Kenya to Raise $1 Billion in Debt Next Year for Oil Project

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By Verity Ratcliffe and David Herbling

(Bloomberg) —

Kenya plans to raise $1 billion of debt to buy a stake in an oil project operated by Tullow Oil Plc and its partners.

The fundraising is likely to happen next year as Tullow, Africa Oil Corp. and TotalEnergies SE have until December to submit a plan to develop the resource before their production sharing agreement with the government expires, Leparan ole Morintat, chief executive at National Oil Corp. of Kenya said in an interview.

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National Oil Corp. will commence the fundraising to take up the back-in rights as soon as the field development plan has been submitted, Morintat said in Dubai.

The $3.4 billion project will be a game changer for East Africa’s largest economy that is a net fuel importer. Once complete it will include a pipeline to the coast for exports and an estimated output of 120,000 barrels a day, with expected gross oil recovery of 585 million barrels over the full life of the field.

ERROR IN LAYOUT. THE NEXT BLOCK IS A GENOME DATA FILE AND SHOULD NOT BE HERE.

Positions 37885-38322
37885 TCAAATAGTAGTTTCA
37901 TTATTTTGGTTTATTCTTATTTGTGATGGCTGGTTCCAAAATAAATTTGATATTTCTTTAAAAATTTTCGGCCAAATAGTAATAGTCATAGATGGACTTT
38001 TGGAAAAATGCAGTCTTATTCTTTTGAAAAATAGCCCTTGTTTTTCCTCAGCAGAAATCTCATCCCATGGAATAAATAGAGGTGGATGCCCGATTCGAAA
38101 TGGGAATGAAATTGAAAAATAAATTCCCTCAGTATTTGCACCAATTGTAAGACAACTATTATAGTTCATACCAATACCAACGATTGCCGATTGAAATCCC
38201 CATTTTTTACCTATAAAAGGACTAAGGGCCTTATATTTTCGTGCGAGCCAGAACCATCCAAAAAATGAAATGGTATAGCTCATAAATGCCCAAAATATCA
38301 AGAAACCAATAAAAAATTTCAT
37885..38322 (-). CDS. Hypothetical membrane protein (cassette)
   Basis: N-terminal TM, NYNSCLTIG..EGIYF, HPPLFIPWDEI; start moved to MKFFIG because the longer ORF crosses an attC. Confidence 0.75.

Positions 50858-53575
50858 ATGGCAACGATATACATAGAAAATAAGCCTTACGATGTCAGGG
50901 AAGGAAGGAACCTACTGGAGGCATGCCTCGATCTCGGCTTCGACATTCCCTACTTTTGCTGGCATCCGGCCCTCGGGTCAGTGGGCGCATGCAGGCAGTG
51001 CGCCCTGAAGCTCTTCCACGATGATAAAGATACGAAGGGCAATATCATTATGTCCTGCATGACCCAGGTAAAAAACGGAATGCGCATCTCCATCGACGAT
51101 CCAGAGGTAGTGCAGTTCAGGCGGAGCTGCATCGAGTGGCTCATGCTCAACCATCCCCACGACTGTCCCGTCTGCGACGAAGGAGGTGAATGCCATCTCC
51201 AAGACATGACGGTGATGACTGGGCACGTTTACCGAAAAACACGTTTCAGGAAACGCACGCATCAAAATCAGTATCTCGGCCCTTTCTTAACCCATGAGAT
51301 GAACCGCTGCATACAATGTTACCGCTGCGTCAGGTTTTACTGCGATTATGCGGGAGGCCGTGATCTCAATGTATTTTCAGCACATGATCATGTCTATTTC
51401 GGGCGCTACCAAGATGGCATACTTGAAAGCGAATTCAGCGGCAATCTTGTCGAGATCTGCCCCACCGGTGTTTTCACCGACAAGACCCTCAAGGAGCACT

The debt will be used as an equity injection in Kenya’s oil company to fund its portion of the project, which includes a heated pipeline. 

Strategic Partners

Tullow and its joint venture partners are also seeking strategic investors for the Kenyan project. The national oil company is currently in talks with energy giant Saudi Aramco as well as other firms as it searches for a non-equity strategic partner for its downstream business.

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“We are looking at signing a public-private partnership deal from a national oil corporation,” Morintat said. “Depending on how much capital outlay they are going to put in we can agree on the duration and terms and the kinds of security they want.” 

The state-owned firm already has a memorandum of understanding with Aramco “to guide on negotiations,” according to Morintat. It is also talking to other players, but favors state-owned national oil corporations where government-to-government deals can be signed, he said.

If a partner isn’t secured, they will still go ahead but with expensive local capital, Morintat said.

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